Going against the group

A new theoretical model of parasite virulence linkurl:published;http://www.nature.com/nature/journal/vaop/ncurrent/full/nature08071.html in this week's __Nature__ puts a chink in the armor of group selection theory, the idea that organisms act altruistically for the betterment of groups as a whole. Image: flickr/polandezeThe study "contributes to this debate that evolutionary biologists really seem to enjoy, which is at what level selection seems to act," linkurl:Geoff Wild,;http://www.apmaths.

Elie Dolgin
May 26, 2009
A new theoretical model of parasite virulence linkurl:published;http://www.nature.com/nature/journal/vaop/ncurrent/full/nature08071.html in this week's __Nature__ puts a chink in the armor of group selection theory, the idea that organisms act altruistically for the betterment of groups as a whole.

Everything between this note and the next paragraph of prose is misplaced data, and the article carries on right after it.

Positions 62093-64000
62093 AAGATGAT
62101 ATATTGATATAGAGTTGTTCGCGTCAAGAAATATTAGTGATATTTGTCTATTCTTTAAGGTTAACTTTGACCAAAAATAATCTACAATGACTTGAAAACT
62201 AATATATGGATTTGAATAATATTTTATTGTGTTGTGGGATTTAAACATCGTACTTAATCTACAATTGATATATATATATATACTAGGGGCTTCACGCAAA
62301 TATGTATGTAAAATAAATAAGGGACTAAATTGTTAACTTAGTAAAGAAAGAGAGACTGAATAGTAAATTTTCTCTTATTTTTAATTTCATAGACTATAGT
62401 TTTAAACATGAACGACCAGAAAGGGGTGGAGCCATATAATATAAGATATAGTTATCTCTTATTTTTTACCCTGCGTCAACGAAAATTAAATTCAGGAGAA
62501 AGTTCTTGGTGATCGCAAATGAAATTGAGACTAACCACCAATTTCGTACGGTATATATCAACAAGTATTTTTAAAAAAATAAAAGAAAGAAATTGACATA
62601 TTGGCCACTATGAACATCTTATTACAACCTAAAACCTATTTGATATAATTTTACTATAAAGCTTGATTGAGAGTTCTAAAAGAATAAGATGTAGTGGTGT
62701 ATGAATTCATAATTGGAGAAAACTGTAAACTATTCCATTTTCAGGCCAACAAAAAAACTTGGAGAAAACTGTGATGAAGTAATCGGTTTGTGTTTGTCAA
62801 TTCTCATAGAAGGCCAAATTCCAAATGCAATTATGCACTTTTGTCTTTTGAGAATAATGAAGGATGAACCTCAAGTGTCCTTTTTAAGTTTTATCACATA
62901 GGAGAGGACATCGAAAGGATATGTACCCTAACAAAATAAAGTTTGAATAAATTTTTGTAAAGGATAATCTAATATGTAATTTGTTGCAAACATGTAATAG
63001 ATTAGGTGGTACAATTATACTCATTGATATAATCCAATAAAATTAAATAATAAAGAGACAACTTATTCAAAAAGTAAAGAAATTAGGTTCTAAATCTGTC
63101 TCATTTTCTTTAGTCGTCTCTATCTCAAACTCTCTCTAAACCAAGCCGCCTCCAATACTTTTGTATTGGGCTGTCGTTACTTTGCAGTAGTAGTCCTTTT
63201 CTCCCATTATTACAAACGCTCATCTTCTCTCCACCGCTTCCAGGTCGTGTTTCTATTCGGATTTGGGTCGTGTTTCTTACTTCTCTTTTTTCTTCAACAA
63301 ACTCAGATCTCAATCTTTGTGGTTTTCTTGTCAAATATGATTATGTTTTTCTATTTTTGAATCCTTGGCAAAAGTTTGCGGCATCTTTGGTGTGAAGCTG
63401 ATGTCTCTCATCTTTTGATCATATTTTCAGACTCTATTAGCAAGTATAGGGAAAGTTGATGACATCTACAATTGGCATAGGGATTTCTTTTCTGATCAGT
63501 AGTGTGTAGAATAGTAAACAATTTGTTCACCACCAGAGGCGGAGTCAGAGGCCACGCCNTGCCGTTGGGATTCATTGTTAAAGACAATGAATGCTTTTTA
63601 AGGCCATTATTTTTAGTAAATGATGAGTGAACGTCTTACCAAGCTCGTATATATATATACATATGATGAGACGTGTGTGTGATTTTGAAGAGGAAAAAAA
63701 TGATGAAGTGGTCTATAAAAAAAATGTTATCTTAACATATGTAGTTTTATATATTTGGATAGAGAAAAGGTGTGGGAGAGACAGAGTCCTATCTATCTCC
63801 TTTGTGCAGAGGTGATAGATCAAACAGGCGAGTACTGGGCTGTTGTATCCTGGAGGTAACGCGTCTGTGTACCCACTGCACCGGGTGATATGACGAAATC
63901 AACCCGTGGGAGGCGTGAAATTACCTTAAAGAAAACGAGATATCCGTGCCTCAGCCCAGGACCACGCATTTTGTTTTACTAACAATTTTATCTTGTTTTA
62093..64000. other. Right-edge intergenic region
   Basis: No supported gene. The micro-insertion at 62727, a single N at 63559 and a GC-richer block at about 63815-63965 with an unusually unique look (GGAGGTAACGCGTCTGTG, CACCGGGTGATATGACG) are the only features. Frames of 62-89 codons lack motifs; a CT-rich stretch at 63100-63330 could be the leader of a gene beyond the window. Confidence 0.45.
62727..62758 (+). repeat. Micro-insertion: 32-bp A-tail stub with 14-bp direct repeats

Image: flickr/polandeze
The study "contributes to this debate that evolutionary biologists really seem to enjoy, which is at what level selection seems to act," linkurl:Geoff Wild,;http://www.apmaths.uwo.ca/~gwild/ a mathematical biologist at the University of Western Ontario in London, Canada, who led the study, told __The Scientist__. In the 1960s, group selection became a popular explanation for behaviors where individuals seemed to be acting against their own self-interest, such as nest building in social insects. However, around the same time, theoreticians showed that the same adaptations could equally be explained by considering an organism's "inclusive fitness," which includes the number of offspring sired by relatives in addition to one's own reproductive success. From a gene's-eye view,...

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